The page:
The Tomatometer rating – based on the published opinions of hundreds of film and television critics – is a trusted measurement of movie and TV programming quality for millions of moviegoers. It represents the percentage of professional critic reviews that are positive for a given film or television show.
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The Tomatometer is 60% or higher.
The Tomatometer is 59% or lower.
Movies and TV shows are Certified Fresh with a steady Tomatometer of 75% or higher after a set amount of reviews (80 for wide-release movies, 40 for limited-release movies, 20 for TV shows), including 5 reviews from Top Critics.
Percentage of users who rate a movie or TV show positively.
Despite its sad scenes, it sentimentalizes. It attributes human emotions and motivations to its central animals. Its music instructs us how to feel. And the narration and overall approach get in the way of the visual material.
During the end credits, kids pop up onscreen to warn you that every time you turn on your lights, a baby polar bear falls to his death through a crevasse of ice cracked by global warming. Or something to that effect.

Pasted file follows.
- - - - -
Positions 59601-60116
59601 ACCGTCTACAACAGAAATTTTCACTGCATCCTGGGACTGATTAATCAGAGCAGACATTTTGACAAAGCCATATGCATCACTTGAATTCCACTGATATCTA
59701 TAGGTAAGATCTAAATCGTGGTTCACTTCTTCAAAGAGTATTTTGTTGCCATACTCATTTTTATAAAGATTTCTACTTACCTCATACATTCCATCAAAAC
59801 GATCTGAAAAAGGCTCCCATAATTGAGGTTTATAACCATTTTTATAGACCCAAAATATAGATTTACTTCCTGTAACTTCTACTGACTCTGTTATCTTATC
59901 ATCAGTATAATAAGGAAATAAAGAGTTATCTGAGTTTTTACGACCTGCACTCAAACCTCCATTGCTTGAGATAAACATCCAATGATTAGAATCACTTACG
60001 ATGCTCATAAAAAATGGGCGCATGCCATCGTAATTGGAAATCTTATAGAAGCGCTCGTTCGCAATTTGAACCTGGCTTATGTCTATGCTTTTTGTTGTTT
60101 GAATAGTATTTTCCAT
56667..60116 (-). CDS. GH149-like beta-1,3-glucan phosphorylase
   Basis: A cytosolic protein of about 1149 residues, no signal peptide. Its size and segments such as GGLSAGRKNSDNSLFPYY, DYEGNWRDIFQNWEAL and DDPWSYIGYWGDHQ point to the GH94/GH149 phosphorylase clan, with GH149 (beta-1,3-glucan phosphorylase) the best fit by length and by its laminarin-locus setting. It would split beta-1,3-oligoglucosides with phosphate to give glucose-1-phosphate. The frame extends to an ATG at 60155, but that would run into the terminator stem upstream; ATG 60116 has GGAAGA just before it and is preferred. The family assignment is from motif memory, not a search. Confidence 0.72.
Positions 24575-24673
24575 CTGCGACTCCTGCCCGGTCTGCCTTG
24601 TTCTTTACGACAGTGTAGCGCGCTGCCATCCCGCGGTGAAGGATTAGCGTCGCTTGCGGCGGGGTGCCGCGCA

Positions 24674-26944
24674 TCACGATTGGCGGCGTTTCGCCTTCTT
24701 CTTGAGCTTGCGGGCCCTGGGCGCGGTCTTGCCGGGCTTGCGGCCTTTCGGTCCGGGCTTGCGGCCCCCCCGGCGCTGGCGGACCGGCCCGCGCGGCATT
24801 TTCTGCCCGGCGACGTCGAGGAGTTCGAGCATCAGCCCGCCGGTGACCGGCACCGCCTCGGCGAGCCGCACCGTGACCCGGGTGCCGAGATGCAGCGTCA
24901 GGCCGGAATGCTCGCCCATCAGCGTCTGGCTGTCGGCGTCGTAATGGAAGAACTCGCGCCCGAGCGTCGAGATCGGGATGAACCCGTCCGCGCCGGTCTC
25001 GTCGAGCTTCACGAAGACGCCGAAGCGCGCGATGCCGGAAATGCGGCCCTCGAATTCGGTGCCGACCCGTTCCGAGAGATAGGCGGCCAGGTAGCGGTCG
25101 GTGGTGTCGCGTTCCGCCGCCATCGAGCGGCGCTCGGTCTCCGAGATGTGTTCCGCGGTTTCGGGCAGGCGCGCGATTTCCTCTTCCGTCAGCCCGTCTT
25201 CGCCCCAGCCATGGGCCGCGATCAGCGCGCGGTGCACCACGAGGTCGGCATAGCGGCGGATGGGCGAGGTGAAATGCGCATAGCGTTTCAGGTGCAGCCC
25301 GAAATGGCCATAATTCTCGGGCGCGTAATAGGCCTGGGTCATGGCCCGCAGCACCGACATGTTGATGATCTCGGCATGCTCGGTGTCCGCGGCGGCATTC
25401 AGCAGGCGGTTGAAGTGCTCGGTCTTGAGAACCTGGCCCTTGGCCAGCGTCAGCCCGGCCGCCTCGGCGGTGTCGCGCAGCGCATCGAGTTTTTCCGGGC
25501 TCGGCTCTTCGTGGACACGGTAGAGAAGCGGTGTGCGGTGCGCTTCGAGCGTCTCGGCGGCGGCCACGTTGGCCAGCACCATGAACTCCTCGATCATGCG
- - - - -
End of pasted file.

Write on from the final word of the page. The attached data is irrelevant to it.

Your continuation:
Since I would give the visual portion of "Arctic Tale" the maximum number of stars and the audio portion the minimum, I suppose that I will have to split the difference and give the film as a whole the middle amount.
I'm no holdout about the reality of global warming, but fictionalizing and anthropomorphizing animal adventures to make the point and then calling it a documentary puts these filmmakers in a league with pre-Sicko Michael Moore.
Watching these endangered species evolve new approaches to hunting and shelter is fascinating, but the movie is seriously marred by a cloying screenplay and such kid-pleasing touches as shots of walruses belching and farting.